Allegret, J.P. & Sandretto, R.(2002). The Euro as a Stabilizing and Harmonizing Force in the International Monetary System. Eastern Economic Journal,28,105-120. Retrieved March 25, 2004 from ABI/Inform Complete.
Dellas, H. & Tavlas, G.S.(2003). Lessons of the Euro for Dollarization. In Salvatore, D., Deon, J.W. & Willett, T.D.(Eds.), The Dollarization Debate(pp.283-298). New York: Oxford University Press.
Eichengreen, B., Rose, A. & Wyplosz, C.(2003). Exchange Market Mayhem: The Antecedents and Aftermaths of Speculative Attacks. In Eichengreen, B.(Ed.), Capital Flows and Crises(pp.99-153). London: The MIT Press.
European Central Bank(2004a). Frequently Asked Questions: EU Enlargement and Economic and Monetary Union(EMU). Retrieved August 10, 2004 from http://www.ecb.int/ecb/enlargement/html/faqenlarge.en.html
European Central Bank(2004b). ECB: The Euro Area. Retrieved August 19, 2004 from http://www.ecb.int/bc/intro/html/map.en.html
Helleiner, E.(1998). National Currencies and National Identities. The American Behavioral Scientist,41,1409-1436. Retrieved December 20, 2003 from Proquest.
Helleiner, E.(2003). The Making of National Money. Ithaca: Cornell University Press.
Hysteresis.(1993). In Random House Unabridged Dictionary(2nd ed.). New York: Random House
International Monetary Fund(2004). Retrieved from http://www.imf.org/external/np/sec/pn/2003/pn0390.htm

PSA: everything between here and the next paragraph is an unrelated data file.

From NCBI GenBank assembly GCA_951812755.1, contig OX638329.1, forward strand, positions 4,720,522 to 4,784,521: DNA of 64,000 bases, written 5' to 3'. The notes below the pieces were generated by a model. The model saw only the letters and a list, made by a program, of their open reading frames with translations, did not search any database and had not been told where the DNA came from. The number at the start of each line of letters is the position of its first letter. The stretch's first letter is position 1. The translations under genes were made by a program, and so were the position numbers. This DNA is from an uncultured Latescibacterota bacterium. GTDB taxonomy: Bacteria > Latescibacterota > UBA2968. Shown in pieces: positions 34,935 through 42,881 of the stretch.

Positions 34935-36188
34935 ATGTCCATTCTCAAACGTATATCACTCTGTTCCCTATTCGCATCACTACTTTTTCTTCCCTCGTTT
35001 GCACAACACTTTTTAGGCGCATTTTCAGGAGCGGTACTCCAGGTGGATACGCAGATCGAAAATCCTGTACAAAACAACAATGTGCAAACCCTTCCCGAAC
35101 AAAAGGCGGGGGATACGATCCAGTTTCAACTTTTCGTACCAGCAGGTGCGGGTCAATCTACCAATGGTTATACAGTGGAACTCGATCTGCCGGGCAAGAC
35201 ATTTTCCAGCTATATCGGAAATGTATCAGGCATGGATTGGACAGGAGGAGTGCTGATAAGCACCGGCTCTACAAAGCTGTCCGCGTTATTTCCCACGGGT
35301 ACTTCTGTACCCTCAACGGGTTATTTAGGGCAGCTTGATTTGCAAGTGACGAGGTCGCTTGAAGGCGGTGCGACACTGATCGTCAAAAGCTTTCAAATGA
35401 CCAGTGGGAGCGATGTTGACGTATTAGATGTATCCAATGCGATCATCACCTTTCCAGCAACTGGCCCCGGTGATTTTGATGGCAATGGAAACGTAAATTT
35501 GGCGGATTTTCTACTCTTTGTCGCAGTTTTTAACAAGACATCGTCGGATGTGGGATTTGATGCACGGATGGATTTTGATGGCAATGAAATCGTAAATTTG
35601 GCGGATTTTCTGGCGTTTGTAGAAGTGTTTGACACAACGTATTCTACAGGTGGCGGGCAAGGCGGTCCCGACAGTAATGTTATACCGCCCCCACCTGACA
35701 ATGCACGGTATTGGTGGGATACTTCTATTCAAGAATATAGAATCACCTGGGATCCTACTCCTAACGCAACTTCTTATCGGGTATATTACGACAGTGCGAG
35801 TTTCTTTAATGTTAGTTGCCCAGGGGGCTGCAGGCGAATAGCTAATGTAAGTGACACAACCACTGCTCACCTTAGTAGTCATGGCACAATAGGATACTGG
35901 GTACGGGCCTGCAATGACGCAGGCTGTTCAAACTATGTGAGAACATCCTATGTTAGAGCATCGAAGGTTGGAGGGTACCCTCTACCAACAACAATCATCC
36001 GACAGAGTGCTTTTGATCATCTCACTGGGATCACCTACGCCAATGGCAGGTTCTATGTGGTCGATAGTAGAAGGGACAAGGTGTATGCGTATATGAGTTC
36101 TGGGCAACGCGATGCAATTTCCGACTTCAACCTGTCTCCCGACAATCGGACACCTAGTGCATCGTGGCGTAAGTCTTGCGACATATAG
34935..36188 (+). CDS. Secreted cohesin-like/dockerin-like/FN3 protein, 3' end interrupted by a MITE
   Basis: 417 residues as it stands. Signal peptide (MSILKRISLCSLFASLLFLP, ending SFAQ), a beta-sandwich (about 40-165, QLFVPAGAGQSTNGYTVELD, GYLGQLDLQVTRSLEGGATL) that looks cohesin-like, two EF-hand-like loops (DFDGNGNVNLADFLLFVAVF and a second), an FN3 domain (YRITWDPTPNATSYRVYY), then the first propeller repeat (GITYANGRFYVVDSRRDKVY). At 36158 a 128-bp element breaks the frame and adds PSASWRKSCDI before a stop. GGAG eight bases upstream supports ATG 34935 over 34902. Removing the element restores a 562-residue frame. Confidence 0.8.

Mundell, R.A.(1961). A Theory of Optimum Currency Areas. American Economic Review,51,509-517.
Mundell, R.A.(2003). Currency Areas, Exchange Rate Systems, and International Monetary Reform. In Salvatore, D., Deon, J.W. & Willett, T.D.(Eds.), The Dollarization Debate(pp.17-45). New York: Oxford University Press.
Oomes, N.(2003). Network Externalities and Dollarization Hysteresis: The Case of Russia(IMF Working Paper 96). Washington, D.C.: International Monetary Fund.
Rose, A.K. & Engel, C.(2002). Currency Unions and International Integration. Journal of Money, Credit and Banking,34,1067-1089. Retrieved March 25, 2004 from ABI/Inform Complete.
Schuler, K.(2003). What Use is Monetary Sovereignty? In Salvatore, D., Deon, J.W. & Willett, T.D.(Eds.), The Dollarization Debate (pp.140-153). New York: Oxford University Press.
White, L.H.(2003). Currency Competition and Consumer-Driven Unification. Cato Journal,23,139-145. Retrieved March 25, 2004 from ABI/Inform Complete.
Wolf, M.(2004). Why Globalization Works. New Haven: Yale University Press.